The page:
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Azerbaijan closes last of emergency camps


Azerbaijan closes last of emergency camps

Displaced Azerbaijanis face a more comfortable future after the government closes the last two emergency camps and moves IDPs into new housing.
7 February 2008 Also available in:
A family of displaced people wait to move to their new home in a government-built settlement.

BAKU, Azerbaijan, February 7 (UNHCR) - In 1993, Gulshan Aghayeva was forced to flee from her home region of Zangilan in south-west Azerbaijan as conflict over the enclave of Nagorno Karabakh escalated. She found shelter in one of 12 emergency camps set up in other parts of Azerbaijan to cope with the growing number of internally displaced people (IDPs).

Aghayeva probably thought she would only have to stay a few months at the Galagain camp in east-central Azerbaijan's Sabirabad district. She and her relatives ended up spending 14 years there; living in a shabby mud-brick building with a leaking roof, only one light bulb and a small stove.

The summers were brutally hot while the stove provided insufficient heat during the bitterly cold winters. On top of that, the water supply was sporadic and employment opportunities for Aghayeva and her family were scarce.

But things finally changed for the better last December, when the government closed two emergency IDP camps at Sabirabad and Saatli and moved some 10,000 residents into new, vastly improved, housing in Fizuli district. This was the culmination of a government commitment launched in 2004 to close the 12 sub-standard emergency camps and move the IDPs to decent accommodation.

"The living conditions in our new home are much better than in Sabirabad," a happy Aghayeva said. "We now have space for our whole family and are closer to our home," she added. The south-west district of Fizuli is closer than Sabirabad to Zangilan, which is under the control of Armenians and has been renamed Kovsakan.

The dispute with Armenia over Nagorno Karabakh in the early 1990s left more than 500,000 people displaced in Azerbaijan, with around 100,000 of them housed in the 12 emergency camps at the height of the crisis. Most were set up in the south and east of the country with the help of the UN refugee agency, which helped to coordinate the international humanitarian response in Azerbaijan.

But the camps were never expected to be permanent. Conditions were harsh and they only got worse over the years. Taking this into consideration as well as the uncertainty about the return home of the IDPs, the Azerbaijan authorities in 2004 announced plans to close the emergency camps and build new settlements for the IDPs.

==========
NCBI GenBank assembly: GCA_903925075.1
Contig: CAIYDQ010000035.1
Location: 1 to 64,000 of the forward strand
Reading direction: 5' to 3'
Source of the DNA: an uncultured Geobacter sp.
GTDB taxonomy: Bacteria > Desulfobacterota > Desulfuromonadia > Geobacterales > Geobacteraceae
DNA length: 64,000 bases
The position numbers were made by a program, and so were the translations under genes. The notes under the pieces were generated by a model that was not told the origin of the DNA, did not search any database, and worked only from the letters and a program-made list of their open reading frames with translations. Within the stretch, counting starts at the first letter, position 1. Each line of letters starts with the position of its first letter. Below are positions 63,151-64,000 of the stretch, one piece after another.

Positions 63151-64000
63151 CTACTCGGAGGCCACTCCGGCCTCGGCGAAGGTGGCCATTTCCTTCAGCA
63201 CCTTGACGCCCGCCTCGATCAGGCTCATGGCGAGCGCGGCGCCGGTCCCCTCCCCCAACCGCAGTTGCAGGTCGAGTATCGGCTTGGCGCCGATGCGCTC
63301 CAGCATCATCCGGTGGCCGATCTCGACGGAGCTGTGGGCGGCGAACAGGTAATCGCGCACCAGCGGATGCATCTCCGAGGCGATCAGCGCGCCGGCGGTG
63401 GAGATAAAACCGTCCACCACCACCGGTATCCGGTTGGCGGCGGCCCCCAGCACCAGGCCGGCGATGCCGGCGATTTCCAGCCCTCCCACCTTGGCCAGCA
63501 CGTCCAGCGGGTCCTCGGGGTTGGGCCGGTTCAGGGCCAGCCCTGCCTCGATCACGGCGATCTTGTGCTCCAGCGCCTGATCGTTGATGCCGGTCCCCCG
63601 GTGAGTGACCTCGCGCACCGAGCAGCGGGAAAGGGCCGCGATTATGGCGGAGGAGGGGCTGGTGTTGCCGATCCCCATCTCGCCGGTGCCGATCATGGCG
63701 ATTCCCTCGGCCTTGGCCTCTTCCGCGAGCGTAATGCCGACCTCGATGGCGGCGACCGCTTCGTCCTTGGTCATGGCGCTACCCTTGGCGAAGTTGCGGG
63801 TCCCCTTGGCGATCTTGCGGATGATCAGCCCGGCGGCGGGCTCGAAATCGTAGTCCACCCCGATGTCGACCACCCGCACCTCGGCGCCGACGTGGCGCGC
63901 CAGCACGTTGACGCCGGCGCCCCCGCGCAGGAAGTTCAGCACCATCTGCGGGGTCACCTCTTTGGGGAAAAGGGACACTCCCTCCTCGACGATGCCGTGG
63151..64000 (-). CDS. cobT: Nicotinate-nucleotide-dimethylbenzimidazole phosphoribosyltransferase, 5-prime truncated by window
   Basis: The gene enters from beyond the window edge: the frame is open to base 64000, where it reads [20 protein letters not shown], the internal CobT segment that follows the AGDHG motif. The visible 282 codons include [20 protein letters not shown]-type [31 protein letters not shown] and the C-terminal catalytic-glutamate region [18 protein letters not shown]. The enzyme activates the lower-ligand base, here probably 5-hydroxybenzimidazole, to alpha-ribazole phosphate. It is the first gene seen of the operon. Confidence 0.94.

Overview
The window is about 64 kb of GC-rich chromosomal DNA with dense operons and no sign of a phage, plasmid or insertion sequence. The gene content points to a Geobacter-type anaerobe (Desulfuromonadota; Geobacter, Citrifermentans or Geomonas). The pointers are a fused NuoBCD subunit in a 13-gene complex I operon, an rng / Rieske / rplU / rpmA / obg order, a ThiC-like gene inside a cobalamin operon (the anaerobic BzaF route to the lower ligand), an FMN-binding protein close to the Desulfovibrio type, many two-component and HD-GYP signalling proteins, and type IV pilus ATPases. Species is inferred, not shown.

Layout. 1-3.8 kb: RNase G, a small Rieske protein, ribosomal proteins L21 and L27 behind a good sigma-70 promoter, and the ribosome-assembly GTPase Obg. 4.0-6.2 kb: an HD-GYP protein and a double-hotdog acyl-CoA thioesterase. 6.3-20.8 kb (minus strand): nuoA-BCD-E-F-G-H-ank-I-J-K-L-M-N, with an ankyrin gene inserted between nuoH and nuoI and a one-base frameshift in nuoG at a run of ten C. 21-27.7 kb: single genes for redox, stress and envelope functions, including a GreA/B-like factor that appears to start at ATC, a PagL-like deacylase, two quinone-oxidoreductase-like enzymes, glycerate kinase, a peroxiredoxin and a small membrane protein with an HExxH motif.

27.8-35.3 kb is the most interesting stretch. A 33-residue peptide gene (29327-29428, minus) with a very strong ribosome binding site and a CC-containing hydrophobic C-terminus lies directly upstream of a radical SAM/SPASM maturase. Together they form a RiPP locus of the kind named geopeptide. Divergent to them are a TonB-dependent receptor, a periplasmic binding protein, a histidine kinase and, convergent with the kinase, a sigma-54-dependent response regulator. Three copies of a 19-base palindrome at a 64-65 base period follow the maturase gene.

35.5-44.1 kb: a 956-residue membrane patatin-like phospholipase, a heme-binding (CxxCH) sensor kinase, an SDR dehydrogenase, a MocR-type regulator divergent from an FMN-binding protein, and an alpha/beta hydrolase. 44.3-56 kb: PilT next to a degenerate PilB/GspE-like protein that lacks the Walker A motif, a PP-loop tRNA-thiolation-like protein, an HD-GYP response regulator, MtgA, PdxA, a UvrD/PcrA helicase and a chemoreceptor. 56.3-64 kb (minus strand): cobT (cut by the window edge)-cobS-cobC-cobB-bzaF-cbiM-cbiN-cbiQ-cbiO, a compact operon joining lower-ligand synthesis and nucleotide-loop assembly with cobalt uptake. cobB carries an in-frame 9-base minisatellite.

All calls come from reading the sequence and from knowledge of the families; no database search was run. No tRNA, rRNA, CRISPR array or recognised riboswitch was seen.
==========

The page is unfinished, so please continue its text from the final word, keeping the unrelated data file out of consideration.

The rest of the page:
Later that year, five camps were closed in Bilasuvar district, followed by another four camps in the western districts of Barda and Aghjabadi in 2006. Last September, the government closed the first of two camps in Saatli. With December's closure of the last two camps, some 11,800 IDP families, or nearly 50,000 people, have been resettled.

The closure of the IDP camps is a major achievement for the government. "The government of Azerbaijan is to be congratulated for its substantial efforts to close the tented camps and relocate IDPs to settlements with improved living conditions," UNHCR Representative to Azerbaijan William Tall said.

But despite a fast-growing economy and political stability in recent years, the authorities still rely on the continuing help of organizations like UNHCR in assisting Aghayeva and other needy and vulnerable IDPs.

She and her family receive a small monthly cash allowance from the government as well as food and subsidized utilities. Despite this support, Aghayeva and tens of thousands of other IDPs find it a struggle to make ends meet.

"Significant challenges remain in terms of creating communities and employment in the new settlements, as well as improving the conditions of thousands of IDPs living in sub-standard conditions in urban collective settlements," Tall said. "It is also equally important for the international community not to neglect the extent of the problem," he added.

Some of the solid new houses that the IDPs are moving into.

UNHCR, which has been playing a major humanitarian assistance role in Azerbaijan since 1993, is actively engaged in helping the government improve the living conditions and economic prospects for the IDPs. The refugee agency continues to be the focal point for IDPs in the country.

It manages programmes aimed at complementing the State Programme on the Improvement of Living Conditions for IDPs. These focus on advocacy, legal assistance and supporting government aspirations for returning the displaced home in the framework of a future peaceful settlement to the dispute over Nagorno Karabakh.

By Nathalie Tagwerker in Baku, Azerbaijan